Non Certified But Fairly Traded?

Are there fairly traded products that don't carry a third party certification mark?  Yes there are.  It happens for several reasons.

If a country has good labor laws that protect laborers  it is believed those  laws are sufficient protection for farmers.  Some would argue that there are enough cases of abuse (especially with immigrant workers) that this should be questioned. 

Farm Gate Trade is the term used to describe retailers buying directly from farmers. Those retailers may pay above the going price and perhaps even above fair trade prices.  When everyone in the supply chain is honorable and shares the consumers concerns, this system can be the best system for alleviating poverty.  But unless one personally knows the buyer and the farmer, one is left to trust reputations.  One may feel confident that the farmer is getting a good premium, and that should translate into an absence of abusive child labor.  But how does the consumer know?  I don't include these in my lists.  There are two small producers that I do business with, but I do so in part because of a gut feeling and a leap of faith.  In developing the lists, I can't let my gut favor one Farm Gate Trade enterprise over another.  The lists are limited to nationally and internationally recognized third party certification systems.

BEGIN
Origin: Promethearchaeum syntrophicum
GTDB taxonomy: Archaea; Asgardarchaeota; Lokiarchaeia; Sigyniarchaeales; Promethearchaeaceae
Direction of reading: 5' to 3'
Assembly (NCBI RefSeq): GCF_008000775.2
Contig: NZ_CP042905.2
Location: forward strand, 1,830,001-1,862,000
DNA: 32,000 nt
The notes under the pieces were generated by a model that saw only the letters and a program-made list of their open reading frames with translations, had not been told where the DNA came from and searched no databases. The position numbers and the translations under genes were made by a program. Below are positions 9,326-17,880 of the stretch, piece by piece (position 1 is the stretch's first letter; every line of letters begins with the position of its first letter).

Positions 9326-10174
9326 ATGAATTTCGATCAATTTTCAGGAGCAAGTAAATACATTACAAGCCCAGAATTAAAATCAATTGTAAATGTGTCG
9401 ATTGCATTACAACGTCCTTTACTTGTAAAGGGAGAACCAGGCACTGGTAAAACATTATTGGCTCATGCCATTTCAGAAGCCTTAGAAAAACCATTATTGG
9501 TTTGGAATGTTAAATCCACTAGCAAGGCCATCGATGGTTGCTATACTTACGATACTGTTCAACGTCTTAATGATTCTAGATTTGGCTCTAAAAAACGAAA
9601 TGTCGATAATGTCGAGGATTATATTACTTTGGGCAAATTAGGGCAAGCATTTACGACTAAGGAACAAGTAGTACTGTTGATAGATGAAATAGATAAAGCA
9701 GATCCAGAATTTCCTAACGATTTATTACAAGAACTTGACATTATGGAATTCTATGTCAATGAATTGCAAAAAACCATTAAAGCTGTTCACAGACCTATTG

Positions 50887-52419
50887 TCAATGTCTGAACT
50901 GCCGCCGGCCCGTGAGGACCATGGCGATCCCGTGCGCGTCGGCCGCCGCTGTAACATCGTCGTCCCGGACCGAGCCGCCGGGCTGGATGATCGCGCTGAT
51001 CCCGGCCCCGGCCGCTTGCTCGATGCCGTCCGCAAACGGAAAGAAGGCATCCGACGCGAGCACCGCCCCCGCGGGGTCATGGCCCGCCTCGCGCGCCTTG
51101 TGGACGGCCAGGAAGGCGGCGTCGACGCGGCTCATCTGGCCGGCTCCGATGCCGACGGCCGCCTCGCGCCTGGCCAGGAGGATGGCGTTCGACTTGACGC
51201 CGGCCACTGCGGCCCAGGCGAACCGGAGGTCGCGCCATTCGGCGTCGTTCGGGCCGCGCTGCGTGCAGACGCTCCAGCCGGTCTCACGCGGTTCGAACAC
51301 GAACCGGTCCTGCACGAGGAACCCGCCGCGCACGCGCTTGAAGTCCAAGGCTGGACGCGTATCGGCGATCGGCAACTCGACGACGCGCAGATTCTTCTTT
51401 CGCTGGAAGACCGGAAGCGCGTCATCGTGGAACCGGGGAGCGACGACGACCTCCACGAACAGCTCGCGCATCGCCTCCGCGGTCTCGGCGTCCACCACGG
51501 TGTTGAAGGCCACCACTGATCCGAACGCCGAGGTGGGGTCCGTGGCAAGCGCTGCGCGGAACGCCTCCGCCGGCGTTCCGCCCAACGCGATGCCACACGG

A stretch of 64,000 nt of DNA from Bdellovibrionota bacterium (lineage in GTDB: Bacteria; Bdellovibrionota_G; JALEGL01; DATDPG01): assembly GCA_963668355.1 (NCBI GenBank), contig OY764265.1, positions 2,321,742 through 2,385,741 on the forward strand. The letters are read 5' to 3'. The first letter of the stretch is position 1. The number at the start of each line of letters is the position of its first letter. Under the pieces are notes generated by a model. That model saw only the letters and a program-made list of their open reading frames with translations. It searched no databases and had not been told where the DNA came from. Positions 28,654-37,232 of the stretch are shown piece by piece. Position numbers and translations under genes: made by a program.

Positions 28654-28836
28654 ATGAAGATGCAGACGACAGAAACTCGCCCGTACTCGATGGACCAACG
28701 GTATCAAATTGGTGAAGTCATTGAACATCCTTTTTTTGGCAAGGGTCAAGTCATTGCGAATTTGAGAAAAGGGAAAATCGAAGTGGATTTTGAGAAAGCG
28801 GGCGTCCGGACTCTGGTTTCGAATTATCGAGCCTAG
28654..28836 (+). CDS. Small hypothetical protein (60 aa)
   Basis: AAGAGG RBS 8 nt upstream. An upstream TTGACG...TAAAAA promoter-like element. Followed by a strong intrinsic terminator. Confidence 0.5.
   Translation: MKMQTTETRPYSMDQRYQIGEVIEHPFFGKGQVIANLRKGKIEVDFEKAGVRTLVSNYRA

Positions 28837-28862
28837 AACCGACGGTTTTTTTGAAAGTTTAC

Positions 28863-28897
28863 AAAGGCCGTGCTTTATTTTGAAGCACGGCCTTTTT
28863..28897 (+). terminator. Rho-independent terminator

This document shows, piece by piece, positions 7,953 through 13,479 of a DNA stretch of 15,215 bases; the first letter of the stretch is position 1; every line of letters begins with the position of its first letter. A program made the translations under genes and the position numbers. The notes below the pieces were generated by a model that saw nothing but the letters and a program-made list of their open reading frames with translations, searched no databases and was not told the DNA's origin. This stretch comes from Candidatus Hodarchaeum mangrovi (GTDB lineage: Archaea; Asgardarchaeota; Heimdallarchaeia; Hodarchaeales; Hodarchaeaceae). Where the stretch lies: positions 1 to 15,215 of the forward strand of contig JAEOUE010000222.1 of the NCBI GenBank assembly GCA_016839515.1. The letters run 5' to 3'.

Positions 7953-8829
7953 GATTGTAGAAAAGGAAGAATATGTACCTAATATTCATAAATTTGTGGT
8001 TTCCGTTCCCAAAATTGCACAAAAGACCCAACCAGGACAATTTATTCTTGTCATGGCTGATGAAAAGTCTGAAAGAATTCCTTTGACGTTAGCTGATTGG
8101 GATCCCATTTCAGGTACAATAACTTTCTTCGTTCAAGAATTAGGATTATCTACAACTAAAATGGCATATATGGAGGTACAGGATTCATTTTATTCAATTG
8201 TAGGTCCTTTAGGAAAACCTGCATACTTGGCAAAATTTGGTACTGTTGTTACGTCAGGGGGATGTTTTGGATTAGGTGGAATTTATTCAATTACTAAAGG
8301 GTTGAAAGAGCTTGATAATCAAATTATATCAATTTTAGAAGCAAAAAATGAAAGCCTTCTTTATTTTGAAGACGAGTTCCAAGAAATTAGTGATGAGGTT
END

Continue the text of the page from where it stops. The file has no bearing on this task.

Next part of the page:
"In House" certification is when a company or manufacturer has set standards and does the monitoring itself.   Up until recently corporations could not be a part of the system and they created their own marks to indicate that the farmers had met that corporation's standards. 

Specialty products may earn a farmer high premiums.  In some situations, demand is great and there is access to multiple buyers.  This may be true for some of the highest quality or unusual species of cocoa or coffee beans.  There may be no benefit to the farmer to invest the time and money to meet fair trade requirements.  But again, the average consumer is left to believe the word of the buyer that they are paying a high premium, farmers aren't pressed to use high yield but unsustainable practices, and that laborers are treated fairly.

The bottom line issue is trust.  And ultimately trust is a personal matter.  We trust based on the information we have, gut feelings, and evaluation of risk and consequence. 

Whether a person chooses to trust third party certification systems or individual farm gate businesses may not be as important as the process of asking questions and working toward the goal of creating a system of fair exchange.

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